Advocates of utilizing this material as building block for construction have enumerated its positive qualities. However, it is important to note that shipping containers, as a livable space, is not a perfect material, particularly with its responsiveness to the hot-humid climate of the Philippines. Still, it is possible that the advantages of utilizing this unit outweigh any disadvantages.

The study investigates whether Container Housing is a feasible solution to the housing needs of the urban poor in the Philippine setting by comparing it with conventional Medium-Rise Housing. Comparison is focused on Engineering Issues, Thermal Comfort, Alteration Issues, and Tentative Construction Cost to be able to provide an overview on the performance of Container Housing when viewed against the conventional Medium-Rise Housing.

Keywords: Medium-Rise Housing, shipping containers, recycling, urban poor housing

Seminar 14 Slides
Seminar 14 Discussion Paper
SGRA is a non-profit, non-government organization. We need your help by properly acknowledging any benefit you might have obtained from downloading materials from this website. SGRA E-MAIL .

Arch. Josefina Santos de Asis finished BS Architecture from the University of the Philippines. Since late 2010, she took up the post of a faculty from the Department of Architecture and Drafting Technology of the Technological Institute of the Philippines. She is currently pursuing her graduate thesis for the Master of Architecture, Major in Housing program of the College of Architecture, University of the Philippines.


Dr. Rene Ofreneo Abstract + Slides + DP + Profile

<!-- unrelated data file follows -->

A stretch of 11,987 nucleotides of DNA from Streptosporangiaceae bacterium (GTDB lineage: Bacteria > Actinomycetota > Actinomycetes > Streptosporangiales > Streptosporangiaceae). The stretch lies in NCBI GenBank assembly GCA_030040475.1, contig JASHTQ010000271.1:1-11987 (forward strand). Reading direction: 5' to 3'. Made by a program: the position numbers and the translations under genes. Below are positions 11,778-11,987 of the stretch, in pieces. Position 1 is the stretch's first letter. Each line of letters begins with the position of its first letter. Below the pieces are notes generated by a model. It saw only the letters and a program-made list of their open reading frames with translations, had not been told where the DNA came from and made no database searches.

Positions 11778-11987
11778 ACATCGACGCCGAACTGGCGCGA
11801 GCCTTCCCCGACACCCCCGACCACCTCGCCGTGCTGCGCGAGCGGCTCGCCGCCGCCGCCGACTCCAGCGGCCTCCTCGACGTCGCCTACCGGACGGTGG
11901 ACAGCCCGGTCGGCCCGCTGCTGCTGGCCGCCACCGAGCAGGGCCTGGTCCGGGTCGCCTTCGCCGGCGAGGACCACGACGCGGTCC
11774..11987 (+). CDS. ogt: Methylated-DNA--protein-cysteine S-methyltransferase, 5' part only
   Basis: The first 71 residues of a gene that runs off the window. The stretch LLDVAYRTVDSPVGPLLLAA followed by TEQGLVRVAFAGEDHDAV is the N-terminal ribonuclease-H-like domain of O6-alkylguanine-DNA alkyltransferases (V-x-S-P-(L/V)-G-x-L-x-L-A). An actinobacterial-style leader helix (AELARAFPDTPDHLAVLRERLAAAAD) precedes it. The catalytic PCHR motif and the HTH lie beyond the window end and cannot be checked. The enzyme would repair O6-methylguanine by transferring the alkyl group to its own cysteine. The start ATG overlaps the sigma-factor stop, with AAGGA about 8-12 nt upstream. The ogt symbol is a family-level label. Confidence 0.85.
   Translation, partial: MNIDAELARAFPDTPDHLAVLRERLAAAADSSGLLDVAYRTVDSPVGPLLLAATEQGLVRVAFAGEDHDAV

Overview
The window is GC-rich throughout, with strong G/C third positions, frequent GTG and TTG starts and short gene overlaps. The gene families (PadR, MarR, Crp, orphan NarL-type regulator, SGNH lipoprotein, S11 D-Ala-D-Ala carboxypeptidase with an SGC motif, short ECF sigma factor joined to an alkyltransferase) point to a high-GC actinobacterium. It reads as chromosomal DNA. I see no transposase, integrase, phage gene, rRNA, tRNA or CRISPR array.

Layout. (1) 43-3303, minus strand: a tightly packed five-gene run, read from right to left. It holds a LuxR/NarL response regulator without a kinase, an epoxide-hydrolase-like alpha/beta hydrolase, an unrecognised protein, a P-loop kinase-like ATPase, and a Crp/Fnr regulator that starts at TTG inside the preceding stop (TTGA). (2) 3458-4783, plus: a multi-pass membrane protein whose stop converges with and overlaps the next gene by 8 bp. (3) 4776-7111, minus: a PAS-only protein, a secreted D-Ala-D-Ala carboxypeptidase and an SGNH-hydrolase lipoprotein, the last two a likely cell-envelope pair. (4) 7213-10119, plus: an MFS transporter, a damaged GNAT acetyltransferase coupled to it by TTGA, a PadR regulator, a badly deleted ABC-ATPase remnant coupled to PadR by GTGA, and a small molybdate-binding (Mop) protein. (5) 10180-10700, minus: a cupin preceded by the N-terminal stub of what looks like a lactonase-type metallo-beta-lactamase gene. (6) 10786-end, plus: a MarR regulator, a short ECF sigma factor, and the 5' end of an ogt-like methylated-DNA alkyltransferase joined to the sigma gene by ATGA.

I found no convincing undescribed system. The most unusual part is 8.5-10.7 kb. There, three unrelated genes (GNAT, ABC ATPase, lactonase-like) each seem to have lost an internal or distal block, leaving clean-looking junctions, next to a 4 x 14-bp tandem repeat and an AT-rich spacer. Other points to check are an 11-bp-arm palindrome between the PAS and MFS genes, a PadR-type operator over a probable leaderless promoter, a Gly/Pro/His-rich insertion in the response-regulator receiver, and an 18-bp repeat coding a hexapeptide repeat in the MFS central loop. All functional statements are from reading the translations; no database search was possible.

Green Challenges in a Brown Philippine Economy

The Philippines, a low GHG emitter, is in the world's short list of the most vulnerable
to climate change risks. However, the country also has a very degraded environment due to poor socio-economic policies and past development failures, which have resulted in chronic and massive poverty, inequality and unemployment/underemployment.

The paper argues that the Philippines has no choice but to go green and greener -- for survival and sustainability as well as job creation and poverty eradication. This means going beyond the program of growing the green sector of renewables, reforestation and rehabilitation. Existing industrial, agricultural and service sectors should go greener. And one must add the habitat nationwide.

But for all this to happen, one must overhaul the existing development paradigms, which are at the roots of environmental degradation and the persistence of poverty and inequality in the country. Such an overhaul has serious social, political and IR/HRM implications.

Seminar 14 Slides
Seminar 14 Discussion Paper
SGRA is a non-profit, non-government organization. We need your help by properly acknowledging any benefit you might have obtained from downloading materials from this website. SGRA E-MAIL

Dr. Rene E. Ofreneo is Professor XII and Former Dean of the School of Labor and Industrial Relations (SOLAIR), University of the Philippines. Dr. Ofreneo has a Certificate in Development Economics, an MA in Industrial Relations and a PhD in Philippines Studies (Labor and Economy).